Examines how the 'arts' respond to, or react against historical developments, movements, and events. This work divides its analysis into three periods of study: War, Cold War, Recovery, and Affluence 1945-1957; the Cultural Revolution and After 1958-1979; and the Last Two Decades of the Century.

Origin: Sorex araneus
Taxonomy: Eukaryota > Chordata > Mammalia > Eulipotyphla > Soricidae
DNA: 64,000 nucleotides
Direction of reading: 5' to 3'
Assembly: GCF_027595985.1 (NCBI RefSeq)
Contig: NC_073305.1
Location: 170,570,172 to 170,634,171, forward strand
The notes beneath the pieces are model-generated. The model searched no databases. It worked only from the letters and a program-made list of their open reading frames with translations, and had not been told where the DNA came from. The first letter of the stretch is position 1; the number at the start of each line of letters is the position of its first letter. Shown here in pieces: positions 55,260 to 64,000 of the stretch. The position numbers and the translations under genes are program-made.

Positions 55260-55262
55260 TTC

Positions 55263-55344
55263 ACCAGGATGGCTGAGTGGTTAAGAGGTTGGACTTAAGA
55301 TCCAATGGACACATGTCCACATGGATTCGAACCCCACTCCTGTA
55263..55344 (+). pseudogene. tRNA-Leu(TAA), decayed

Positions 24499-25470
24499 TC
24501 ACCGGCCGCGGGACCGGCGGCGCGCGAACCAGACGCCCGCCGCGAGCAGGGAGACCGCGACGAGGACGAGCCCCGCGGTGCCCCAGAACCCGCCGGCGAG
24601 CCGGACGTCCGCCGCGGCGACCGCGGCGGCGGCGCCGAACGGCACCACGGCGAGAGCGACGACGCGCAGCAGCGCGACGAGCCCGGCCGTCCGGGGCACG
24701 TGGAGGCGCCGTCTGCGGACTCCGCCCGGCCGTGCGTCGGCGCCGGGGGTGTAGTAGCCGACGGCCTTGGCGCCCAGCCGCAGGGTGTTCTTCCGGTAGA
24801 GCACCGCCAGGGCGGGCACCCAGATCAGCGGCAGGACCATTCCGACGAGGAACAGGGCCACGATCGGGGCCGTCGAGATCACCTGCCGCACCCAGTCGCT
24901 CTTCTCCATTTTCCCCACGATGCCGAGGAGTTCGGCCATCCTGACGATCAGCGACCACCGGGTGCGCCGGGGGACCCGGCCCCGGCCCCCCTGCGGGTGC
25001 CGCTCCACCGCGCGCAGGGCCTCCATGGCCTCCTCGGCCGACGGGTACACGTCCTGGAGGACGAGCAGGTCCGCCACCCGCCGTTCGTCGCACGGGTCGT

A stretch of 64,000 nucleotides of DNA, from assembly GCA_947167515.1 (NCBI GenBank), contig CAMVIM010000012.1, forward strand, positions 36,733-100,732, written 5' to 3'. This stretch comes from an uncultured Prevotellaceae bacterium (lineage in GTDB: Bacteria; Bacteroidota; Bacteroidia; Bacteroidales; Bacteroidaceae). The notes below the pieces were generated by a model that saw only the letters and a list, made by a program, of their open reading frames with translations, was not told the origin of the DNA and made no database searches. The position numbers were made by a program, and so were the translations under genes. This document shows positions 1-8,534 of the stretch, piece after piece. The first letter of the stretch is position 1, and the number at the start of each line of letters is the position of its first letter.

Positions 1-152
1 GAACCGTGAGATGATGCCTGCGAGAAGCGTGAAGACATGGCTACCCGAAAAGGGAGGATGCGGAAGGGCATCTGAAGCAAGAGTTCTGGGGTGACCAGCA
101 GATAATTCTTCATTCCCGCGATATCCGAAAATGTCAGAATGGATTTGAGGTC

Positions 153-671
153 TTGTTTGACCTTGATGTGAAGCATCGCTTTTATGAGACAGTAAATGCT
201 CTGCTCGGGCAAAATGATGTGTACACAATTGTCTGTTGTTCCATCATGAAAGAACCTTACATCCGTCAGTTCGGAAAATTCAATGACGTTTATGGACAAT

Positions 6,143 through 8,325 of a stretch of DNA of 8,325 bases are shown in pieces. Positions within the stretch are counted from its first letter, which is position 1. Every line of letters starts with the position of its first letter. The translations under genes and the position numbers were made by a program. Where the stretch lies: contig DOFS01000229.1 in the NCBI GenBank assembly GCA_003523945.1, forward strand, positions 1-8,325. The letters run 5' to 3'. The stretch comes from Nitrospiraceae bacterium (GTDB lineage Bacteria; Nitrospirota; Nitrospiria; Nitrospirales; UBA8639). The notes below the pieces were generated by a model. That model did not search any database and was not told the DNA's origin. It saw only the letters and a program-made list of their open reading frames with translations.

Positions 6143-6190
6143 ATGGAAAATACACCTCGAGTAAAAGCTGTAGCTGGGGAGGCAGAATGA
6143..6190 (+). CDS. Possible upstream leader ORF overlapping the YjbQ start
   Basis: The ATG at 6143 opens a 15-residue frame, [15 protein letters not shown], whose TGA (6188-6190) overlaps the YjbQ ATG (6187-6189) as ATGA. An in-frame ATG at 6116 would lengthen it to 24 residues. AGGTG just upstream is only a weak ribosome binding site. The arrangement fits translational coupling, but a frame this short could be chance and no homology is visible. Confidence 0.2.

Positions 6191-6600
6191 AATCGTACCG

The 'Arts' hold a revered and respected place within modern Western society - but what exactly defines 'culture'? What gives it this enigmatic status? What influences its composition and propagation? What controls and limitations is it subject to? And what can it achieve within our world? Arthur Marwick tackles these issues head on, with a detailed and eclectic account of the arts in the West since the Second World War. He looks at the full range of possible candidates for the category of 'art', from both high and popular culture: from literature to pulp fiction, from art-house cinema to soap-opera, art music to rock and pop. The book also looks at the fascinating diversity of twentieth-century art in the context of the social, technological, and political events, movements, and developments that have shaped our history - such as the holocaust, television, and feminism. Marwick examines how these factors have affected the cultural output of Western society since 1945, and in turn how art has fed back its own agenda and priorities into society.